Horrockses and Lucienne Day

Whilst busily researching for my masters dissertation today (ok, perhaps not so busily, perhaps more flicking through the Ambassador at a leisurely speed) I happened to stumble across something rather exciting. Initially I felt like I might keep this snippet of information to myself, but  realised it was just too good not to share!

Thanks to Chris Boydell I have long-since known that Horrockses purchased textile designs from Lucienne Day, but it was never clear whether any were actually put into production. This was because Horrockses purchased up to 1000 prints per year and not all of them were used. Furthermore, Horrockses did not tend to publicise the name of the designers who created the prints. In the early years the links between the brand and Alastair Morton were made explicit, but as time went on they were more determined to create a unified brand image and hence such links were played down. The notable exceptions being Louis le Brocquy and Eduardo Paolozzi. This all meant that even if Lucienne Day’s print had gone into production it would be difficult to know for certain if they were designed by her.

Therefore when going through a January 1950 copy of the Ambassador today I was pretty damned excited to turn up these four designs.

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Designs by Lucienne Day for Horrockses

So keep your eyes peeled for these prints on Horrockses garments, because if you find them I think this would count for vintage gold. I think all four are Horrockses (other designs throughout the article only mention one manufacturer per page), although it *might* just be the red abstracted rose design.

As an aside, these images come from an article on the “Society of Industrial Artists” for its Biennial review. I believe this was to promote the use of British artists by British fabric producers. I’m going to keep my eye out for more booklets/ articles relating to the Society of industrial Artists, the images found on these pages were certainly pretty inspirational.

The images too also interested me as they quote Day’s name as D. Lucienne Day. Her name was actually Desiree but she didn’t use this name. This is the only time I have ever seen her referenced as this! This is quite early on in Day’ fame as a designer. 1950 was the year that she designed her first textile for Heals, ” Fluellin” and gained widespread recognition.

For two further posts relating to Day and Horrockses take a look here and here 

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Nutty for Novelty

When it comes to buying Horrockses i have some kind of weird radar. I can spot one straight off, I don’t have to touch it, it’s just a case of having bought over 90 (gulp. I feel a bit sick to say I have bought that many…although a few have been sold along the way!) I just know them instinctively. That radar was blinking at its best this week when I turned up this delight (It was so cheap I still can’t get over it).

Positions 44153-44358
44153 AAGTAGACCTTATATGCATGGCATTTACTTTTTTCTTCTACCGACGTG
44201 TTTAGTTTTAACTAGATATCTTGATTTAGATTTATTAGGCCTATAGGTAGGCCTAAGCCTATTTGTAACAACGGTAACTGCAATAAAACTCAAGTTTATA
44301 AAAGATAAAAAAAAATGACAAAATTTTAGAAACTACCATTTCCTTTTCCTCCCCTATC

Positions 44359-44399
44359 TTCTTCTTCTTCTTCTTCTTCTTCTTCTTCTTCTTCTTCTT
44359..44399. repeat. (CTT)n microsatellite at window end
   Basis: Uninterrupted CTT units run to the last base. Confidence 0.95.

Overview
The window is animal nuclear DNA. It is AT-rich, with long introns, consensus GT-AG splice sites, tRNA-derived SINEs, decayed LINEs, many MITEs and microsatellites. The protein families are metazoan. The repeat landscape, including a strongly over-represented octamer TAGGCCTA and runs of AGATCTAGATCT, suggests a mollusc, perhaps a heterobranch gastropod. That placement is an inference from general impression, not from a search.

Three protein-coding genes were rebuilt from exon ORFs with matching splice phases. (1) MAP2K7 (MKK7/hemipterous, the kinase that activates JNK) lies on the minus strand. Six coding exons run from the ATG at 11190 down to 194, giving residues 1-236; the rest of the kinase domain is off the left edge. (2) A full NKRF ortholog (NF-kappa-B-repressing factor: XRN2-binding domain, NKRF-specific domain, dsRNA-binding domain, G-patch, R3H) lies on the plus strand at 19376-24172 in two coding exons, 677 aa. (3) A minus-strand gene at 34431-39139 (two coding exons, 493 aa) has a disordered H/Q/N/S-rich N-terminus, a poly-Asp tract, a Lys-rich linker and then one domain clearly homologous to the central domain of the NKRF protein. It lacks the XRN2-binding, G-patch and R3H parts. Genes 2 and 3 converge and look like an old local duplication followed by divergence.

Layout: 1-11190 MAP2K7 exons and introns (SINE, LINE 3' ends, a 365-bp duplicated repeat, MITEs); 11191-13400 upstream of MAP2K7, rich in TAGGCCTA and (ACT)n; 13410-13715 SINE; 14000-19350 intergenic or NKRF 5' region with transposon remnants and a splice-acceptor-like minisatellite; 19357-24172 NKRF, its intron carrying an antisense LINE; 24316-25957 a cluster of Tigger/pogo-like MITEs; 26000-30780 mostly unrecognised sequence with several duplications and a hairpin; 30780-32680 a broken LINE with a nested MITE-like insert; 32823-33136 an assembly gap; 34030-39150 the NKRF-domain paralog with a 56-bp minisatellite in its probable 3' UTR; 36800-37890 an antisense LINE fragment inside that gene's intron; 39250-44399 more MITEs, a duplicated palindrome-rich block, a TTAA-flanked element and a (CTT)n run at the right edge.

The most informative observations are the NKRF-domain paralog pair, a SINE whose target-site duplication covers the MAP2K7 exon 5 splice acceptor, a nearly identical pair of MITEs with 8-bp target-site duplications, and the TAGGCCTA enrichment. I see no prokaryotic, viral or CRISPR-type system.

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I snapped it on my manni for full effect. The matching bolero is quite cute and it also has pockets on the hips (I love a good pocket on the hips, perf. for making your waist look smaller)

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I knew the print too, having remembered seeing it amongst John French photographs previously. This means the dress can be dated to 1956.

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I actually ended up wearing the dress out last night as my Mum was up from Hampshire for the weekend. I snapped a few quick pics on my pretty snaz new iphone (gahhh new technology!) before I went out. I actually shared the dress on my instagram last night too (come and follow me on instagram too, I am @liztregenza)

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The graphic quality of the design means it is more difficult to ascertain the designer, but if I had to put money on it I would say it is a Joyce Badrocke design as it reminds me a little of a sketchy pink print I have seen by her.

I also recently acquired this Horrockses thanks to my friend Holly. We like to keep an eye out for each other when we are at fairs/ markets and the like so when she text me with this number the only answer was Yes please!

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The print explains the title of this post, oh my, I love a pun (sorry it really is terrible).

I took a few quick snaps of it on too (sorry about my face, i had just cycled home from work when I took the pictures- the dress is also incredibly creased because it has been in a suitcase for the past two weeks!)

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The print is definitely a Pat Albeck, I suspect it originally had a little matching jacket like the one seen in the Horrockses exhibition. Although, perhaps not as mine is not the same cream shade, but is in fact a very subtle pink with a matching more “blush” pink sash. I’m not 100% on the date of this, but I would think ’55 ish.